Tuesday's Daily Pulse
What you need to know about Florida today
› Southern rock to Miami sound: A look at Florida's most influential musicians
Before he was singing the praises of Georgia, singer and pianist Ray Charles was honing his craft in Tampa and other Florida towns. And Southern Rock was born in the Sunshine State, thanks to the Allman Brothers Band, Lynyrd Skynyrd and other bands that formed in Jacksonville. Don't forget South Florida's influence either, from the fresh sound of a Boca Raton songstress to the Miami sound in the 1980s including hip hop legend Luther Campbell, whose stand for free speech helped all musicians forever thereafter.
› McClellan Park School is gone; dispute over Sarasota’s historic preservation isn’t over
Months after the contentious demolition of the McClellan Park School site, loopholes revealed in the city’s preservation processes continue to fuel residents’ fight to protect Sarasota’s historic architecture. In March, the city’s Historic Preservation Board was upset when city staff granted an administrative waiver that dismissed the board from reviewing the site’s demolition request.
› Answer coming on whether USS Orleck becomes downtown Jacksonville ship museum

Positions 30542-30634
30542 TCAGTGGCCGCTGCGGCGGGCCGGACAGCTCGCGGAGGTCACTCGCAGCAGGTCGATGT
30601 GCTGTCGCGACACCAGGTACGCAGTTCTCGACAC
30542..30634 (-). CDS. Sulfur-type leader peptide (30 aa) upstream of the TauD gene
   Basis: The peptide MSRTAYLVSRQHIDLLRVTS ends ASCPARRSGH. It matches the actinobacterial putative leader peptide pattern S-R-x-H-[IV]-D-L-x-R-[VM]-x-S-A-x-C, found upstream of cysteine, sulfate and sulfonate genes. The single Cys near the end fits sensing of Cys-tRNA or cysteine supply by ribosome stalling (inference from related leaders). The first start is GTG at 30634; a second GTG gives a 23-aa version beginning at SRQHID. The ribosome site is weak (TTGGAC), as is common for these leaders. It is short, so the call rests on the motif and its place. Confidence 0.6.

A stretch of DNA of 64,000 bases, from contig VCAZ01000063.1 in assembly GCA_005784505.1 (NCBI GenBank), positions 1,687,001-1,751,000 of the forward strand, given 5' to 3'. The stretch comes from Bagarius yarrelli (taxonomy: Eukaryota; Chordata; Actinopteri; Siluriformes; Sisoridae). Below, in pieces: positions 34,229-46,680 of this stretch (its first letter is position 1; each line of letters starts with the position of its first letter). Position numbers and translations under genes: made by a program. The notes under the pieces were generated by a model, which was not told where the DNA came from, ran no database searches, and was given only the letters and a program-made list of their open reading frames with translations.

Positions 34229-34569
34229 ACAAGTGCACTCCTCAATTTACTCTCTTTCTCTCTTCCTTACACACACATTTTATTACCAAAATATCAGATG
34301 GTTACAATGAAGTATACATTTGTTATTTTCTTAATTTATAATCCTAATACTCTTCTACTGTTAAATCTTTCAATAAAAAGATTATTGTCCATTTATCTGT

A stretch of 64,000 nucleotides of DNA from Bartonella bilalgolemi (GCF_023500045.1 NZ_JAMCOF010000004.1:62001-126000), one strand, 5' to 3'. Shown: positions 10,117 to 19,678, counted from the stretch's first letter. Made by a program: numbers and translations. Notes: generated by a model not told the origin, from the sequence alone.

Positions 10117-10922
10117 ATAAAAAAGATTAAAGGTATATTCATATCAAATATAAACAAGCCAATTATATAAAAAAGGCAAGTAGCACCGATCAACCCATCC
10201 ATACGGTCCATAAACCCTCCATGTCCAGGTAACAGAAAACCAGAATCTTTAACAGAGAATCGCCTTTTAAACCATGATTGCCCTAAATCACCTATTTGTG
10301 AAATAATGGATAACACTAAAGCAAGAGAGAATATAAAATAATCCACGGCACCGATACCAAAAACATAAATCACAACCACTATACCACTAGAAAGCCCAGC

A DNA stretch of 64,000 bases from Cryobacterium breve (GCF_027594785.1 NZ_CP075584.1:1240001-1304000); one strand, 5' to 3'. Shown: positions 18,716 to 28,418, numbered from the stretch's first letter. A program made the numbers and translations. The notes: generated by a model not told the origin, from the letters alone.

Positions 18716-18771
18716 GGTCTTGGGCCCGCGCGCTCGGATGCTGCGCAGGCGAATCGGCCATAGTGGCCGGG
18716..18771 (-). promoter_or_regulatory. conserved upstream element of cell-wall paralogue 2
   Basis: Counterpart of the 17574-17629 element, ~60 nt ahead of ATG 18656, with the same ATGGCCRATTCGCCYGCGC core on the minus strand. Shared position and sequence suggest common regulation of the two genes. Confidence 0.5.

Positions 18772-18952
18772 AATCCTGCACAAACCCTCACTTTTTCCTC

A Jacksonville group's quest to bring a Navy ship to downtown Jacksonville as a floating museum has had its ups and downs the past 11 years, but after a global pandemic and then a hurricane that broke the USS Orleck free from its Louisiana dock, local boosters are hoping to have the ship here by Veterans Day.
› Forts and bricks: How the military and industry evolved in early Pensacola
Throughout the colonial period, countries such as Spain, Great Britain and France fought over Pensacola, primarily because of its deepwater port. At the time, Pensacola Bay was the deepest natural port along the entire northern Gulf of Mexico, and this would play a key role in its history. When the United States acquired Pensacola in 1821, its military significance only grew, and this also would impact the local economy.
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